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News about the Economy & Employment


Treasury forecasts a deficit for next year too


National has tried to get the bad deficit news out of the way before this year's Budget but Treasury’s warned next year’s books could also be in the red despite Bill English's panicked spending cuts late last year, Labour’s Finance spokesperson Grant Robertson says.

“Papers released by Treasury under the Official Information Act show last December's provisional forecasts for the half yearly update (HYEFU) predicted a $1 billion deficit for this year and a $100 million deficit for next year as well.

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Labour reforms encourage bad employers to be bullies


The Government’s changes to labour laws have created a climate that allows bad employers to bully their workers, Labour’s spokesperson for Labour Issues Iain Lees-Galloway says.

“Tauranga worker Bertie Ratu was threatened by her employer Talley’s for asking her local MP Te Ururoa Flavell on Facebook to sign a petition supporting the meat workers’ negotiations with the company.

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People trying to save lives don’t deserve abuse


WorkSafe New Zealand staff trying to save lives on farms shouldn’t be subjected to a tirade of verbal abuse from a Member of Parliament, Labour’s spokesperson for Labour Issues Iain Lees-Galloway says.

“Chester Borrows has labelled WorkSafe New Zealand officials ‘dickheads’ for trying to improve safety on our farms.

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Surplus: The biggest broken promise ever


Bill English has failed to deliver on his double-election campaign promise of a surplus by this year, instead delivering seven deficits out of seven budgets, says Labour’s Finance Spokesperson Grant Robertson.

“The Government spent seven years and two election campaigns promising a surplus to New Zealanders this year. During last year’s election campaign John Key repeatedly told Kiwis the books were already in surplus. He was wrong and completely misled the public.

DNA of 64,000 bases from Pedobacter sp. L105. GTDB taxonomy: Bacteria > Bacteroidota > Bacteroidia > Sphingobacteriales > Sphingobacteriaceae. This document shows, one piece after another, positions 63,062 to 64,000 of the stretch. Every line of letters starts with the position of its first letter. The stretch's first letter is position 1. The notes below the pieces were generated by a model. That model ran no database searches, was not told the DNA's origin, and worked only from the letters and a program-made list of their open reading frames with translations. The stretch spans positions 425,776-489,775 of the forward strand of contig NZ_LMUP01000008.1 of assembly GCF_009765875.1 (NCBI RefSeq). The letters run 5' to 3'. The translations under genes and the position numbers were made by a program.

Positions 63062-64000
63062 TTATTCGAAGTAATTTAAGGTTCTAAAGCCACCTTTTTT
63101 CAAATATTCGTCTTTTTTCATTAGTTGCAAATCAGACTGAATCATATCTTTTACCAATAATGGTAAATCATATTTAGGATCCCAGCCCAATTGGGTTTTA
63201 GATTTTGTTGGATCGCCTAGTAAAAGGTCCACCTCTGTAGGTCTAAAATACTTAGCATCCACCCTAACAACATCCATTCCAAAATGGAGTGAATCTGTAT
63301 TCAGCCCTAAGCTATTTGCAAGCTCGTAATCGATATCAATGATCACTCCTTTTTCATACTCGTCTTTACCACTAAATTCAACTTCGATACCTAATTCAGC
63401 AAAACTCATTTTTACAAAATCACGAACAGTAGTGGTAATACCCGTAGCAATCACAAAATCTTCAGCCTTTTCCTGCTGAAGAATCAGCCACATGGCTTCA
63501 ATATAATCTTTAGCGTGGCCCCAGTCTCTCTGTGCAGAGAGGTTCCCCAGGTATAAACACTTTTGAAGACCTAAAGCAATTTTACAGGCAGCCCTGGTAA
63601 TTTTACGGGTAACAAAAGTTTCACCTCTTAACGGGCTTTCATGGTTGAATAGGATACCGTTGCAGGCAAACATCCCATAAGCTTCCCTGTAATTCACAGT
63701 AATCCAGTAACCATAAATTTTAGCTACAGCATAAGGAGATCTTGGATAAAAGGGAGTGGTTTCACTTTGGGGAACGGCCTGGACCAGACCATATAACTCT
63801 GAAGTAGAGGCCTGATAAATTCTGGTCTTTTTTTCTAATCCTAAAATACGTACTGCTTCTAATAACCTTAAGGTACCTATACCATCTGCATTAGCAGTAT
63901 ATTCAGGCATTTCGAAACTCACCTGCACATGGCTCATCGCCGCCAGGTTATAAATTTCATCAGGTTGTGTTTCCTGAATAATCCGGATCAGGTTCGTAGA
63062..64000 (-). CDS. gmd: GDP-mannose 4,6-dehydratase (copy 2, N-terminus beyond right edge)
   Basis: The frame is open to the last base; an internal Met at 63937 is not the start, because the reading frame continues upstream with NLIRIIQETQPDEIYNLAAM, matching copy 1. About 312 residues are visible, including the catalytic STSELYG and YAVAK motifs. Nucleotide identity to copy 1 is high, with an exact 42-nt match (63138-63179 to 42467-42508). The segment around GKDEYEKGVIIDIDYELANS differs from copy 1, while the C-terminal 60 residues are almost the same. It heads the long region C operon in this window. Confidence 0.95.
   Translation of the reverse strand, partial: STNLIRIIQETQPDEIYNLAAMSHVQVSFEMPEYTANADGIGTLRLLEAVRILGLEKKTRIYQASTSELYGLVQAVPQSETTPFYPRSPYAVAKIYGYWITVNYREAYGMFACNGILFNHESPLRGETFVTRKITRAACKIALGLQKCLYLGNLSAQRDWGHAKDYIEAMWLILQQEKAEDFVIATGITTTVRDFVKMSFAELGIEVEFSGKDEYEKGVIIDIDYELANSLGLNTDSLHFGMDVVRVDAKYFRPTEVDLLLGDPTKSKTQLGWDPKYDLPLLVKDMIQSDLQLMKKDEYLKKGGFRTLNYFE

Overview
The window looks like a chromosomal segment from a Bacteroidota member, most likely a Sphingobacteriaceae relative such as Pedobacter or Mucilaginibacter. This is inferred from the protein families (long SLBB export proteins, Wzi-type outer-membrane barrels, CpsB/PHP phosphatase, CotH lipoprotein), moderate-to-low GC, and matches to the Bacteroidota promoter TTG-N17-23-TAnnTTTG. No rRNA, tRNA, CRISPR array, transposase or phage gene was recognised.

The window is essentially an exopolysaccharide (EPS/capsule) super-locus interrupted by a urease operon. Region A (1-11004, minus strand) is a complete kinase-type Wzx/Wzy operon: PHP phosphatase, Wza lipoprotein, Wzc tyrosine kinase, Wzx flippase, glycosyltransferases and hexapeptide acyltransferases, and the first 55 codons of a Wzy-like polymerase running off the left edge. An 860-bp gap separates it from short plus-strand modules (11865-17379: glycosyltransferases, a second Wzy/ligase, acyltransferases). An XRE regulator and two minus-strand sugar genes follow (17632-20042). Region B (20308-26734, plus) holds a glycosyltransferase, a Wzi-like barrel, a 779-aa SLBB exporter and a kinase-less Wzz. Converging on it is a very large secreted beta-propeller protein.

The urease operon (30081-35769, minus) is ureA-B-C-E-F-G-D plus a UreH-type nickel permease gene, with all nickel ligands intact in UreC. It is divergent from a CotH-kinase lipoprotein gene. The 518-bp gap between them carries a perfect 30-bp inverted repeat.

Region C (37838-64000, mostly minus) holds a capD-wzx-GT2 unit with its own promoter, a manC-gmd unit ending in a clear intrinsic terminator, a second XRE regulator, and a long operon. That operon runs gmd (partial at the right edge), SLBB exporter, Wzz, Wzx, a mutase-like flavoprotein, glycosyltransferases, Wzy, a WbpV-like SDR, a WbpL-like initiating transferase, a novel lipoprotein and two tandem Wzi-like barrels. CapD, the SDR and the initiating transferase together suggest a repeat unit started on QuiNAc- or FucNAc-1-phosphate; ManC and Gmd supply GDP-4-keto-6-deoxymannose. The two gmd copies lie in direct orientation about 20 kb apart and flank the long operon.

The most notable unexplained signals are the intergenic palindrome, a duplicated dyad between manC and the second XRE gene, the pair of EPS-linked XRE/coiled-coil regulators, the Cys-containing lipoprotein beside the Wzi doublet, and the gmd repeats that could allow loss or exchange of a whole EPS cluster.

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McDonald’s serves up some McHappiness


Unite Union and McDonald’s have given New Zealand a perfect way to celebrate May Day by reaching a settlement that strikes another blow against zero-hour contracts, Labour spokesperson for Labour Issues Iain Lees-Galloway says.

“Earlier this week it looked like Unite and McDonald’s had reached an impasse in negotiations.

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Cracks showing in economy of milk and houses


Fonterra’s latest cut to its forecast farmgate payout confirms that an economic black hole of $7 billion is opening up that will seriously affect the regions, says Labour’s Finance spokesperson Grant Robertson.

“The cut confirms the long term trend of a fall in global milk prices due to an upcoming international supply glut set to last five years. With global milk prices slashed in half since the February 2014 peak, there is little doubt the forecast cash payout will fall too.

 

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Worker safety top of mind tomorrow and beyond



Workers’ Memorial Day, commemorated tomorrow, is both a time to reflect and to encourage a better safety culture in all workplaces, says Labour’s spokesperson for Labour Issues Iain Lees-Galloway.

“On Worker’s Memorial Day, working people across New Zealand will remember those who have been killed and injured at work and their families.

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New holiday reflects significance of Anzac Day


Anzac Day now has the full recognition that other public holidays have long enjoyed, reflecting the growing significance it has to our sense of identity and pride as a nation, Labour MP David Clark says.

“The importance of the 100th Gallipoli commemorations should not be underestimated, with more New Zealanders than ever turning up to Anzac services this weekend.

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National admits loan shark law not up to it


National has admitted new laws to crack down on loan sharks, truck shops and dodgy credit merchants aren’t up to the task of protecting vulnerable consumers, Labour’s Commerce spokesperson Kris Faafoi says.

“Paul Goldsmith has acknowledged the laws might just be good enough for now. However it’s clear from people dealing with families who fall victim to loan sharks that the law changes don’t go far enough.

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